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89. The Infinitive and Participle. Infinitives in -ειν and -μεναι follow the general rule: those in -μεν have the same accent as the corresponding forms in -μεναι, as φευγέ-μεν. On the aorist infinitive in -εῖν, see § 85.2.

The forms in -ναι, -σαι accent the penultimate, as ἰέναι, ἁλῶναι, ἐρύσαι. The middle forms of the thematic aorist and perfect are also paroxytone, as πιθέσθαι, λελαθέσθαι, κεκλῆσθαι, τετύχθαι. The ancient grammarians doubted between ἀκάχησθαι, ἀλάλησθαι and ἀκαχῆσθαι, ἀλαλῆσθαι. The former were adopted in the common texts, and were explained as Aeolic forms of the present infinitive (Herodian, ii. 111, 21, ed. Lentz).

It may be conjectured that the forms in -μεναι and -μεν were originally accented on the suffix, like Sanskrit vidmáne, dāvane. If so, this is one of the cases in which the accent of an archaic form in Homer has been lost. Active participles, except the thematic present and future, accent the suffix, as διδούς, στρεφθείς, μεμαώς, λαβών, τεταγών. So the presents ἐών, ἰών.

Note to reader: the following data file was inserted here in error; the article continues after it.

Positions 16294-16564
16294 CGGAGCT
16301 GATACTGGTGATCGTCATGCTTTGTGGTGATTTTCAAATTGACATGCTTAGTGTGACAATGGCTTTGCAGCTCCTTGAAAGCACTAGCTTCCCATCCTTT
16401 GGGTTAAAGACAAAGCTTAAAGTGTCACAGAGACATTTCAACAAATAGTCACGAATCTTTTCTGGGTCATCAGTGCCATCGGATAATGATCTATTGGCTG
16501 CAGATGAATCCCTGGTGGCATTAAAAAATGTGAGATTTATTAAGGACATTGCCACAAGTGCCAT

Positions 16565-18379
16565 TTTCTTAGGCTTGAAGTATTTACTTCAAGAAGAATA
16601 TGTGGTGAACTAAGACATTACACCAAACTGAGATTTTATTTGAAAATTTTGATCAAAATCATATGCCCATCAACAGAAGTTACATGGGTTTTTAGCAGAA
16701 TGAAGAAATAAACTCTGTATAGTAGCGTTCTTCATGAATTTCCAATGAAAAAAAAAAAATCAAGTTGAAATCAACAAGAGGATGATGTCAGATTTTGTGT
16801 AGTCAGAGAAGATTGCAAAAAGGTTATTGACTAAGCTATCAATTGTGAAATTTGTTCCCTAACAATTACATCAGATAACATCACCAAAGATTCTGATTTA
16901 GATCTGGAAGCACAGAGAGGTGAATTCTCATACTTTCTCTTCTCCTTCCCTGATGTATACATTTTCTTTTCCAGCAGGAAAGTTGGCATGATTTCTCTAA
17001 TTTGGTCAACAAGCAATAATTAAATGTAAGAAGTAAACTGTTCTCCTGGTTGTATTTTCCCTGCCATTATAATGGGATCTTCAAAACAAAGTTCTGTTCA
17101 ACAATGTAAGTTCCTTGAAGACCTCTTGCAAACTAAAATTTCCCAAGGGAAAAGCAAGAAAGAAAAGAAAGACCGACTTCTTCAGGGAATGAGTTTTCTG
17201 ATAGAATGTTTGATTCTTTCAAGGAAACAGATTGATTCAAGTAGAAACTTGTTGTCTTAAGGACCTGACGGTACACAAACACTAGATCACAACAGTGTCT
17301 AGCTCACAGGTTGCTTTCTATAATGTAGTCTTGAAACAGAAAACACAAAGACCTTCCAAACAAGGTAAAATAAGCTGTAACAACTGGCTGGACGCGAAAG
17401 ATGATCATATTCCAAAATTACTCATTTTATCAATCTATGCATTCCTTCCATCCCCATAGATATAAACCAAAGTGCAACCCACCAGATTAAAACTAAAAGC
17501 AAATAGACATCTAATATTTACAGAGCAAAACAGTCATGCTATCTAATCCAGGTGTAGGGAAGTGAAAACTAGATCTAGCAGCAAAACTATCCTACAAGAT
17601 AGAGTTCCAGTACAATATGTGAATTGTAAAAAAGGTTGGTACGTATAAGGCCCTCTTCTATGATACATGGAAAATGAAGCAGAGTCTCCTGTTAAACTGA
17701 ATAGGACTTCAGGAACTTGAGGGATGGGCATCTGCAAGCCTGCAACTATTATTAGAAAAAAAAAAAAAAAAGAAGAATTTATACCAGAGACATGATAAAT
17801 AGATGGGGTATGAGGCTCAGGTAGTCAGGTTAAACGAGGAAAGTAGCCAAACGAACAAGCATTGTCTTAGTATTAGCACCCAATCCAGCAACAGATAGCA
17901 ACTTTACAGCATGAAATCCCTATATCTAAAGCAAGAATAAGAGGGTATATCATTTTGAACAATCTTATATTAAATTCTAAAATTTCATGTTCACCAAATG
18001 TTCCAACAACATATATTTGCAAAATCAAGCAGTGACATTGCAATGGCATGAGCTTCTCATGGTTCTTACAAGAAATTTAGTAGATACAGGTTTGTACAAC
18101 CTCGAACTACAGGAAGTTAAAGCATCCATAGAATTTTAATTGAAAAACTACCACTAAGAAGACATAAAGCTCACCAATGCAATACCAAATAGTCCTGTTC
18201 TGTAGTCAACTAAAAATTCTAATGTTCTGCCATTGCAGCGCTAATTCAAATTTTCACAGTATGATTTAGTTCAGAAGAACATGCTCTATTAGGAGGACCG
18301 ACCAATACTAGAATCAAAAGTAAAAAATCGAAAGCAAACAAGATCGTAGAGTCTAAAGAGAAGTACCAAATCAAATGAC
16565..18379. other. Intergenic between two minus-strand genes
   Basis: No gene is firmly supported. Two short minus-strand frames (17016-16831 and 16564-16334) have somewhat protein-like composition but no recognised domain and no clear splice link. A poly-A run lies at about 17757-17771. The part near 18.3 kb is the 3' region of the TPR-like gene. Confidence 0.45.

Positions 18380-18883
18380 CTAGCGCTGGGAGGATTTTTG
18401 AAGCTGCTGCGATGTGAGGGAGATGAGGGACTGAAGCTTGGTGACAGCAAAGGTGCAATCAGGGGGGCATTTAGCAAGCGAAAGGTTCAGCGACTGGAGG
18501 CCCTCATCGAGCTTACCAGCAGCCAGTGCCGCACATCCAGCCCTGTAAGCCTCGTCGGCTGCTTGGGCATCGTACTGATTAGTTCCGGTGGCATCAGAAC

The participle of the perfect middle is paroxytone. But ἀκαχήμενος follows ἀκάχησθαι.

In composition the infinitive and participle retain the accent of the simple word; in other words, they do not become enclitic. Hence we have imperfect σύν-εχον, but neuter participle συν-έχον.

Suggested Citation

D.B. Monro, A Grammar of the Homeric Dialect. Carlisle, Pennsylvania: Dickinson College Commentaries, 2014. ISBN: 978-1-947822-04-7.